Counting the real cost of child care
It’s up to our female leaders to advocate for greater flexibility in the workforce, and to acknowledge the real work of caring for children, which continues way beyond the 18 weeks of paid parental leave.
The landscape of motherhood has changed significantly since the 1970s. Feminism and contraceptives have given us greater choice over when and how many children we will have (if at all), and yet the dilemma of what to do with those children once they are here is still firmly rooted in dated ideals of what constitutes good caring.
One of the key election issues this year will be the current national childcare crisis. A staggering 180 staff leave the sector each week due to low wages, while at the other end, parents have faced fee increases of up to 17% since August 2010. While the Gillard government has introduced initiatives to raise the quality of care delivered, they have not yet determined how (or if) they will pay for the improved care. Child carers are paid as little as $18.58 per hour. The guy who stacks the baked bean cans at your local supermarket earns more than the person caring for your child.
If Australia is to increase the female work participation rate, the government needs to remove the boundaries that stop women from going back to work. While sorting out the childcare industry is vital, so too is the need to change our society’s expectations of who will deliver this care, in particular this idea that a woman is ‘supposed to be the carer’. Perhaps in real life it’s not stated in such obvious terms, it’s more of an assumption that has largely escaped public query. Stay-at-home-mothering is convenient for everyone really, except where the woman has a life or ambitions outside of the home. If she does, her situation is articulated as an ugly choice between her own needs vs. her children’s. If we could stretch our minds a little wider, perhaps we could imagine a world where women can have a life outside of the home, the kids can be attended to by a loving carer (relative or professional) and through everyone’s needs being met, we all feel valued.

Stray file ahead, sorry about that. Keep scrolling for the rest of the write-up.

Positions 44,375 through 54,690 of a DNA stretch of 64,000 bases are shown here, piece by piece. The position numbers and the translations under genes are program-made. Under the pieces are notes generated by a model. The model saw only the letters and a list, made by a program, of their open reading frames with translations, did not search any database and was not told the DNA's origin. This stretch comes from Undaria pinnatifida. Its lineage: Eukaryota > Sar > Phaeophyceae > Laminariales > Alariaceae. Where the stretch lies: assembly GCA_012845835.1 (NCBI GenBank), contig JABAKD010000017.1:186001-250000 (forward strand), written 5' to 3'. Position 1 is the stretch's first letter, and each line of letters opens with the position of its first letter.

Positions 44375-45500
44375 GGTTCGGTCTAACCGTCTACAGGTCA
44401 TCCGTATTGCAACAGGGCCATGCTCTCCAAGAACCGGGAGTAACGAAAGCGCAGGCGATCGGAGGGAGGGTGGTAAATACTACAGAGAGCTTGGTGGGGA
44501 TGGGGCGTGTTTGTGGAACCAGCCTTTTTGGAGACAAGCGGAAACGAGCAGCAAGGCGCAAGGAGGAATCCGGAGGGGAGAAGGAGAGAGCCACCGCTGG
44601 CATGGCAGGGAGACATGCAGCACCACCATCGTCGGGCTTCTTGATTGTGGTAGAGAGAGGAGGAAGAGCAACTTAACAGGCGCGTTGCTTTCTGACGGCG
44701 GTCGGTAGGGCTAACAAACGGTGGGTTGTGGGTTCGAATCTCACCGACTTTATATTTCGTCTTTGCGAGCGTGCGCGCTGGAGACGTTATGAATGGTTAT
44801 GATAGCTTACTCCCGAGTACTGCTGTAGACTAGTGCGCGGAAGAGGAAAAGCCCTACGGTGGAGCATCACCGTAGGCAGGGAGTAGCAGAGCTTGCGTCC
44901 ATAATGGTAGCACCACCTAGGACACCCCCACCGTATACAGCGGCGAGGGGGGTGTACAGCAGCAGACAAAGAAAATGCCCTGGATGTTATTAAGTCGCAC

It’s illegal in most Australian states to leave a child aged under 12 alone, even in the car while you pop into the supermarket to grab some milk. Putting this into perspective, someone is going to be responsible for that child for 12 years – if not caring for them directly, then arranging their care, monitoring their care, and finding a way to pay for it all. This someone is virtually by default, the mum. Even once children reach school age, every 10 weeks school holiday care has to be arranged, not to mention the 6 to 8 weeks children spend on summer holidays. It’s a wonder many women return to work at all because the gulf between working hours and school hours is so wide.
In many families the stay-at-home-mum arrangement is a by-product of the breastfeeding relationship. Maternal bonds might have greater opportunity to develop in the first year, but this should neither tie women to the role of primary carer forever more, nor should it absolve men of caring duties.